|Subject:||Re: [avr-gcc-list] Someting I don"t understand with PGM_P et pgm_read_byte_far()|
|Date:||Tue, 01 Mar 2005 11:29:37 -0700|
|User-agent:||Mozilla Thunderbird 0.7.3 (Windows/20040803)|
Bernard Fouché wrote:
If you take a look at PROGMEM, there's nothing in there that has to do with the size of pointers. It's an attribute to put the data into a specific section.E. Weddington a écrit :Bernard Fouché wrote:So it appears that, even for an ATMEGA128, a PGM_P data type is a 16 bits pointer.That is correct.IMHO PGM_P and PROGMEM should adapt to the flash space size of the target. I'm writing code that has to work for atmega64 & 128, and I have to redefine my own set of macros to have such a fonctionnality (I don't like to patch 'system' file like pgmspace.h). I don't see yet how to do so for PROGMEM since it is just a rewrite of __attribute__((__progmem__)).
PGM_P is just a fancy way of saying a pointer to a byte in program space. Personally I don't care for the capitalized #define and I don't necessarily find the definition useful.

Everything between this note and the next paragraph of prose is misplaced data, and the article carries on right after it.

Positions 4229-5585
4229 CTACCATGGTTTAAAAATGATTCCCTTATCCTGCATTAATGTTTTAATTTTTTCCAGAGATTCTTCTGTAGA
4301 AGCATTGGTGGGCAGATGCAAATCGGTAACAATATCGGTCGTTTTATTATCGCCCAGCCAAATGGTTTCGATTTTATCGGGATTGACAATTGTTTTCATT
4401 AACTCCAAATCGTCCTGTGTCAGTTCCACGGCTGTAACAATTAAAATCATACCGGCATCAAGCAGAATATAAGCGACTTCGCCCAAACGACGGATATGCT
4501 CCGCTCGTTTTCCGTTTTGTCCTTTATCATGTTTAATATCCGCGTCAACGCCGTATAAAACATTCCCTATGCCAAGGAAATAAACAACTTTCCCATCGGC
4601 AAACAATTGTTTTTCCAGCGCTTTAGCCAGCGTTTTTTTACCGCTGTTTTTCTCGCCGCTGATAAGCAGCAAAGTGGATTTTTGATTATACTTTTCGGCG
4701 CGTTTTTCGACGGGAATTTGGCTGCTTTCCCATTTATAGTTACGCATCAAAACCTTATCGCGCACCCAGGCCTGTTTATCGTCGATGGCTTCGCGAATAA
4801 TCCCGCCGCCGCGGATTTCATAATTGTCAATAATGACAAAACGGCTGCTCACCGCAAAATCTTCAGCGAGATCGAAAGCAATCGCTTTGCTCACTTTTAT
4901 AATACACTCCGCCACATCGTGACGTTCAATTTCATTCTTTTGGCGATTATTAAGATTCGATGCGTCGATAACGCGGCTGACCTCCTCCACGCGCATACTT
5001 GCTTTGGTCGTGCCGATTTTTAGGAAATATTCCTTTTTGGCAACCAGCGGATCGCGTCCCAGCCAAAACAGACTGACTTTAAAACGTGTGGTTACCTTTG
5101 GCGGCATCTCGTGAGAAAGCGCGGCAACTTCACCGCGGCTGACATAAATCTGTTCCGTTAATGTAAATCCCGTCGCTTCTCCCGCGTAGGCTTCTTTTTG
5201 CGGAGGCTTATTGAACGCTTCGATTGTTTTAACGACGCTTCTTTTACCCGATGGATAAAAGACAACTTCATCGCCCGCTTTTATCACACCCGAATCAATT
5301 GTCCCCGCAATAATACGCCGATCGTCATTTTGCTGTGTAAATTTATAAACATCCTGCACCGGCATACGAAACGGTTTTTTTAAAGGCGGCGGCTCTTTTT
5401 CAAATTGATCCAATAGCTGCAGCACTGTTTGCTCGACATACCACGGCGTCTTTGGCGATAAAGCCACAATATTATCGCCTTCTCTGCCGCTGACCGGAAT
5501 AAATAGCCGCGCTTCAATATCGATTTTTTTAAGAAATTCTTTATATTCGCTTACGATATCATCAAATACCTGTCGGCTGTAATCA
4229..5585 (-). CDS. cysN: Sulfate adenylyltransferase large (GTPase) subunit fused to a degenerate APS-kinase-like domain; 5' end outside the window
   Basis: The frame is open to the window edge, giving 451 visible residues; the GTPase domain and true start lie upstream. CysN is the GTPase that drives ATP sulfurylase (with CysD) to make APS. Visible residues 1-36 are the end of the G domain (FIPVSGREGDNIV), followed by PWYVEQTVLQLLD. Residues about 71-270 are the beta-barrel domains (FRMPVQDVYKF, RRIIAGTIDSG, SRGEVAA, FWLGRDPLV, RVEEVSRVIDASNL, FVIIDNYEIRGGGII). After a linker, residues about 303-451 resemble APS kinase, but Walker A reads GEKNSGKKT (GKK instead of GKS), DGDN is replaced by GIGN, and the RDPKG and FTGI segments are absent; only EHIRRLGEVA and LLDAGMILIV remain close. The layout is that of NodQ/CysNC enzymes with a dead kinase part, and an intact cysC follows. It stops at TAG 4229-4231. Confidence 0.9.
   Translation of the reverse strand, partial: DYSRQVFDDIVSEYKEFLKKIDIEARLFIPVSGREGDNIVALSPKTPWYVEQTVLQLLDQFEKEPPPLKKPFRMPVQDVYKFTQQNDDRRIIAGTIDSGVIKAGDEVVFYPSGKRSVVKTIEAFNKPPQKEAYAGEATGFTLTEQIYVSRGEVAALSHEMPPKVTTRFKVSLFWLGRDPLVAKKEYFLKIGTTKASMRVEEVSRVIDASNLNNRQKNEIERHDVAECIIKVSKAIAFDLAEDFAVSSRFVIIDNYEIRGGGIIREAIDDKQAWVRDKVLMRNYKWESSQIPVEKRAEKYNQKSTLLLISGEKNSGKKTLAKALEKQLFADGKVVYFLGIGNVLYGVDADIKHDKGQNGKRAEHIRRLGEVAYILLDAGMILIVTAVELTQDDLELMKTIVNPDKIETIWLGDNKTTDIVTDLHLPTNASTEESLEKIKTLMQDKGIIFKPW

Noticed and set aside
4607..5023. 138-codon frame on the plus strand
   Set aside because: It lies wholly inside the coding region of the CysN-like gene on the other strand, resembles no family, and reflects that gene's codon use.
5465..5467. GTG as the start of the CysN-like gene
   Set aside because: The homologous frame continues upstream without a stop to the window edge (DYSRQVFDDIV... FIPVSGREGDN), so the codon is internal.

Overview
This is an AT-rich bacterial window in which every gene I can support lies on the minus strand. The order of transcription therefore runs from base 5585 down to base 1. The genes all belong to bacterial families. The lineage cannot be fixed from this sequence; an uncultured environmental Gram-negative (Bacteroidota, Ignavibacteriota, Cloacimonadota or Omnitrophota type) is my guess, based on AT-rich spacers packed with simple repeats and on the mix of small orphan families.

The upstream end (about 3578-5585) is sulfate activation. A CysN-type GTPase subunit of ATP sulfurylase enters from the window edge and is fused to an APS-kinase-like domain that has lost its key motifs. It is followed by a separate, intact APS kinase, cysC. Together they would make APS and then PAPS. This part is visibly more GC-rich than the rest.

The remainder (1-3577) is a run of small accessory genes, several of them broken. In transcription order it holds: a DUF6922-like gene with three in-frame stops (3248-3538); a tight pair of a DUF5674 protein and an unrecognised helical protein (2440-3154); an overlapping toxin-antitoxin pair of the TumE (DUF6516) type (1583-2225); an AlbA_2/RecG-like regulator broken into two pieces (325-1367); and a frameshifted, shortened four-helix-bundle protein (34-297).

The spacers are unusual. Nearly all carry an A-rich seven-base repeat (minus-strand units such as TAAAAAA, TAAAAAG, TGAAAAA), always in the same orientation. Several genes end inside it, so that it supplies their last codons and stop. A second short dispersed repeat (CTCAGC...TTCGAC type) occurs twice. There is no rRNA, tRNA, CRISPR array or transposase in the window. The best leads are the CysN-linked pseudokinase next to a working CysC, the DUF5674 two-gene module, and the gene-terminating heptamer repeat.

The BIG problem is the size of pointers. For the AVR target, they are 16 bits, across the board. This is fine for almost all the current AVR devices except for the mega128 and now the upcoming mega256x. This is why, when you put some data in the Program Space using PROGMEM, it automatically goes into the bottom half of the mega128, so it can be accessed with a 16-bit pointer. Right now this is an artificial limitation with the mega128. The main reason why the pgm_*_byte_far() macros were implemented was in case someone had a hard coded value in the hex file at a high address space and also for implementation of bootloaders so they can access the entire space. Those pgm_*_byte_far() macros then accept a 32 bit value (a uint32_t) as their "address"; they do not accept a true pointer as it is 16 bits. Ok, well they accept it but it will only reference a 16 bits address. You have to send a true 32-bit value to get to the upper half of a mega128.
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